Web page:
It’s a fact unknown to many, but Papua New Guinea has some of the best surfing locations in the world.
In actuality, for the most part, it is a country which has much to offer the tourism industry. With rural areas untouched by modernity, its landscape lush with bright blue oceans, pristine rainforests, visibly phenomenal coral and incredible flora and fauna. And with more than 800 different dialects spoken, to say it is rich in culture would be an understatement.
Yet, with all this to offer the keen traveler, Papua New Guinea is one of the last frontiers as far as tourists are concerned. Grim Australian Government warnings deter travelers to visit. Why? Because juxtaposed to this unimaginable rural beauty lies a city centre which tells a different story. One of chaos, poverty and crime.
Sixty years ago the population in Port Moresby was 4,000. Now it is 255,000. Infrastructure is inadequate and there have been little improvements to support this expanding population. Unemployment rates are now estimated to be between 60 and 90 per cent.
Sonia is in Year 10 and lives in Port Moresby. She eats only one meal a day. Her father and mother are uneducated and unemployed. Their family of seven lives in a two room shack with an electric light, a standpipe outside for water, and no toilet.
Sonia’s Mum spends all day on the streets selling anything she can find to keep her daughter in school. Unfortunately, this will be Sonia’s last year at school as her parents are now unable to pay her school fees.
Still only a child, Sonia is prepared to carry the burden of being her family’s only hope for a better future by gaining an education. And her mother can only be described as cheerful in the sacrifices she makes for her children.
There are so many families like Sonia’s in Papua New Guinea. For all of them, their escape from poverty is an uphill battle against the Government’s failure to provide basic services to its people such as water, sewerage, electricity, schools and health clinics.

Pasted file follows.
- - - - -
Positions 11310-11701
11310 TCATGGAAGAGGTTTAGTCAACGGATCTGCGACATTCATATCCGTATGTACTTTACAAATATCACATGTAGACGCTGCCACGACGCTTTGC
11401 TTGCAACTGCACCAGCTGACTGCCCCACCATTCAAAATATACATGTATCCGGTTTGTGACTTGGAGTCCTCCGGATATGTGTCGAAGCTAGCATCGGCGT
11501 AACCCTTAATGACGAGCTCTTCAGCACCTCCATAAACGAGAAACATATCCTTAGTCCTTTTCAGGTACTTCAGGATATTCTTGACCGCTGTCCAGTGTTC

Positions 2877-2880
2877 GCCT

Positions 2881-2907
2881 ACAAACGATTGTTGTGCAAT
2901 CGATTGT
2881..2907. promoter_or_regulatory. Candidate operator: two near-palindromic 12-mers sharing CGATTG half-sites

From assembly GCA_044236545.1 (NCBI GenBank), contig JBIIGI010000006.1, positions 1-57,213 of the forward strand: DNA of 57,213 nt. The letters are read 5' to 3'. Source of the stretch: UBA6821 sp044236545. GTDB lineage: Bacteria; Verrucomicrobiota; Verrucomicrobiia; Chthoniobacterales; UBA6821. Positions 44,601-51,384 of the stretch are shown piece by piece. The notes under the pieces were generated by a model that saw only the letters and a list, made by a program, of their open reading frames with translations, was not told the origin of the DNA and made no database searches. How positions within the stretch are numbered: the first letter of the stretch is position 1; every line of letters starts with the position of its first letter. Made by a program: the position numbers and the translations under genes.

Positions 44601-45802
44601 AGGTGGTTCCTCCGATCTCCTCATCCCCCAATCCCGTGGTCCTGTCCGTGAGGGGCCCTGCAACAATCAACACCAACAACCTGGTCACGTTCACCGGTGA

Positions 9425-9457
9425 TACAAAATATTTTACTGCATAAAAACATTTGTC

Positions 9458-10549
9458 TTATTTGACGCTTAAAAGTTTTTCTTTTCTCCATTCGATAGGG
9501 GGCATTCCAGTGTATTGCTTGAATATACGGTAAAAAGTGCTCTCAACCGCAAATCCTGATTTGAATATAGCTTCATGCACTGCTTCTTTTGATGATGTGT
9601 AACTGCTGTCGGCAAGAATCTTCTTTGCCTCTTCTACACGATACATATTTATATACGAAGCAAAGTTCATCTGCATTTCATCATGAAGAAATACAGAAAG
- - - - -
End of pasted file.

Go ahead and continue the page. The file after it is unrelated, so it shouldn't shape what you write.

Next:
As the global financial crisis continues, many governments around the world are doing what they can to protect their people from poverty and unemployment. But in Papua New Guinea poverty and unemployment are two issues that political leaders seem unable to successfully address.
In 2004, Port Moresby was ranked the worst capital city in the world to live in the Economist Intelligence Unit’s ranking of 130 of the world’s capital cities. This was attributed to higher rates of violence and robbery and the ongoing presence of street thugs, known locally as “rascals”.
Most rascals say they get into crime when their parents send them out to make money. Pressured to generate an income, without education or skills training to gain employment, they turn to crime.
With incredible adventures and amazing scenes to explore, Papua New Guinea should rate highly as a tourist destination. Unfortunately with all this to offer, it is marred by the ongoing poverty and desperation which is ever present. And with a Government unable to offer an adequate education system, it seems a certainty for the situation to continue.
Fortunately there is hope for change. There are many Aid operations in PNG doing what they can to educate, care for and employ people. The De La Salle Brothers have been working in PNG for over 60 years establishing schools, training young people to become teachers, employing staff and generally offering care and support to those in need. They play a crucial role in educating people who will be able to build a Papua New Guinea which offers a peaceful and fulfilling lifestyle.
The De La Salle Brothers are offering a volunteer experience for guys (aged 20 -35) to work at Mainohana Catholic Secondary Boarding School on the coast of Papua New Guinea, departing June 21, 2009.
Besides education, the Brothers each day are faced with the challenge of providing water, food, electricity and general site maintenance. “Everyday, we have so much to do”, says Br Bob McLaughlin, Principal. Volunteers can expect to engage in a range of tasks from classroom activities, after school sport, manual labour and possibly even helping to cook the 1,000 buns that are baked daily! Experience the extraordinary impact the Brothers make at Mainohana.